Hmm, that’s basically the same number from before, which is a bit odd. Given the huge uncertainty in our speed calculation, and the various factors like gravity and friction that can change the speed, this is just a coincidence. Nonetheless, I’d conclude that 140 mph is a pretty good estimate of the speed of debris flow down the volcano.
So now we’ve got the speed. What can we do with that? Surprisingly, we can actually use the speed of the mud to estimate the pressure inside the volcano. What follows is what physicists call an order-of-magnitude estimate – it’s a back-of-the-envelope calculation that will give us a rough answer. This is a dramatic simplification of the hairy physics that’s actually going on inside a volcano. Nonetheless, readers of this blog will know that I like these toy models, because they give you some insight in exchange for not a lot of work.
With that in mind, let’s go on.
Picture the moment that the volcano explodes. Inside the volcano, hot gases have built up a huge pressure, whereas outside, everything is normal. At the top of the volcano sits a chunk of rock, like a cork on a champagne bottle, that’s being pushed up from the inside by high pressure gas. We can use an equation called Bernoulli’s equation to relate the pressure at the top and at the bottom of this chunk of rock.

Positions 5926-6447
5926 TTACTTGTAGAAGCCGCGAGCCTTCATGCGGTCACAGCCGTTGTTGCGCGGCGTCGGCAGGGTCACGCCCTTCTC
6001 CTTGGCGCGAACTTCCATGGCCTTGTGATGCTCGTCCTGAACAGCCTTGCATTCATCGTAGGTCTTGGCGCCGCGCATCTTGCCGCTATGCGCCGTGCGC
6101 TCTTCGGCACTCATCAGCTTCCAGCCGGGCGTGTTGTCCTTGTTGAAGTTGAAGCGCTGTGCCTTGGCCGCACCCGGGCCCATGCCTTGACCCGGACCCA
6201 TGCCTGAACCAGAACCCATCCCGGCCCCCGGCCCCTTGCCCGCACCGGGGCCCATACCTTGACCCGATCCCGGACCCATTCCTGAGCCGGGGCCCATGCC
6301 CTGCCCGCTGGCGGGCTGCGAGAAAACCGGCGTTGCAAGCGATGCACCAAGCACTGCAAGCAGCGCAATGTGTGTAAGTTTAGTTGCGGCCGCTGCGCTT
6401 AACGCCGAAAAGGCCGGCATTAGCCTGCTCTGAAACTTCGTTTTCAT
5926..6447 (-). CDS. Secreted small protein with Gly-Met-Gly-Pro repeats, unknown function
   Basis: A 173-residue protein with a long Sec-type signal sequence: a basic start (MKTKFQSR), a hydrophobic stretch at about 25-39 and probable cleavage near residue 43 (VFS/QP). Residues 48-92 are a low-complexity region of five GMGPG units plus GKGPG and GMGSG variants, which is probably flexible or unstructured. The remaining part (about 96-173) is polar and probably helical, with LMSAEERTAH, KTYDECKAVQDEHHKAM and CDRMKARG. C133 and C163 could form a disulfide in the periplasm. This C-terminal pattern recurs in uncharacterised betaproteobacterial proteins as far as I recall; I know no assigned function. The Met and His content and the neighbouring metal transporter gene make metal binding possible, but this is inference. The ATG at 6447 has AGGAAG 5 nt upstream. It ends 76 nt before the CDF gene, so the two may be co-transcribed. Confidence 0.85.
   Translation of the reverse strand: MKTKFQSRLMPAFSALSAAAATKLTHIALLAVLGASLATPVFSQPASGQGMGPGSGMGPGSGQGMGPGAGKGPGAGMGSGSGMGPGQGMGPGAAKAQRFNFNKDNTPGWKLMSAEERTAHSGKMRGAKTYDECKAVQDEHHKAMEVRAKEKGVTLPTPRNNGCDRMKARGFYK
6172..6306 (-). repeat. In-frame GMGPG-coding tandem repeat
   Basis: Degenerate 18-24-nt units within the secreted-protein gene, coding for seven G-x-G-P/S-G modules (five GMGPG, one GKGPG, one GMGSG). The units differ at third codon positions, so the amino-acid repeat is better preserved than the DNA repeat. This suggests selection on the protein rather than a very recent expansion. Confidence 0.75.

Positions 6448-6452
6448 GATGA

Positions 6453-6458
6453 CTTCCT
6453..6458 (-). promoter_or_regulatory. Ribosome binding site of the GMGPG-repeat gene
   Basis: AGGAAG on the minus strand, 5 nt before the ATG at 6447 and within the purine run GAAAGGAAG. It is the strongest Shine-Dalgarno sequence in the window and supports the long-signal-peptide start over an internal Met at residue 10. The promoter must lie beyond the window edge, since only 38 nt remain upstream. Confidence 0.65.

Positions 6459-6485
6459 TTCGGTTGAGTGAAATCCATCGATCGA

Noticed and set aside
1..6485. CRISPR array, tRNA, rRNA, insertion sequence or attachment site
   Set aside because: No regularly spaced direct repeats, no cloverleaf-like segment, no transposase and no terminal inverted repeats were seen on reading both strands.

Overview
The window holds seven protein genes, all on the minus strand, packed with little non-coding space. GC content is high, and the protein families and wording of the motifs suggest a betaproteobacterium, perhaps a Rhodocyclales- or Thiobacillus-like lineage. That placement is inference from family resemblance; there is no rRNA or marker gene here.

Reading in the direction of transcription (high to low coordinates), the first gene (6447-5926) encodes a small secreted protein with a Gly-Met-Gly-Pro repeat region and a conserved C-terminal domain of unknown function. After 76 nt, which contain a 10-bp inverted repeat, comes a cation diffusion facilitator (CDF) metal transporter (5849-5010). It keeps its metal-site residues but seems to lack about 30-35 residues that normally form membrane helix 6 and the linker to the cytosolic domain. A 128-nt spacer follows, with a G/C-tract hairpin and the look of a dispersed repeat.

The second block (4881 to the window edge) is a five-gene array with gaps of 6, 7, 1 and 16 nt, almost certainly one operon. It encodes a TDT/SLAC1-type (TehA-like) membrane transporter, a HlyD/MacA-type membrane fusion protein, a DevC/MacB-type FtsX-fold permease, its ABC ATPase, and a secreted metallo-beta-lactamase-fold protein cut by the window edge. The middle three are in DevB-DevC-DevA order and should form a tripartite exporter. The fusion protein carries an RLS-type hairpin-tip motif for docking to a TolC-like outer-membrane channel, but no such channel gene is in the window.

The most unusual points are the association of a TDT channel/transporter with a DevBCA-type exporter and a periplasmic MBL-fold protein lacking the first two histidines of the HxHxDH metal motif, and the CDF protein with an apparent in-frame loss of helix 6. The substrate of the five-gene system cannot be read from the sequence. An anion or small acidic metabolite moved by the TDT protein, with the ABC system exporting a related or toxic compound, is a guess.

is the pressure inside the volcano at the moment before it explodes. This is what we want to find. is the pressure outside the volcano at this moment, which is good ‘ol atmospheric pressure. ρ is the density of mud sitting on top of the volcano. And is the speed of the rock at the breaking point. I’m assuming that this is somewhere near the speed we calculated above, of 63 meters/second.
But, wait. What’s the density of mud at the top of a volcano? That’s a tough one.
Well, according to this paper, “the density of the rock overlying the gas reservoir” of a volcano is about 2,300 to 3,000 kilograms per cubic meter (I’m glad I’m not the grad student who had to measure that). Let’s use the average, of 2,650 kg/cubic meter. Plug in the numbers, and we get that the pressure that built up inside Popocatépetl before it exploded is about 54 atmospheres, or 609 pounds per square inch!
BOOM. 600 psi. That’s about the pressure inside a paintball gun, except imagine thousands of paintball guns aimed at one heck of a paintball. It’s also the water pressure at a depth of about 400 meters, which is about as deep as most submarines can venture.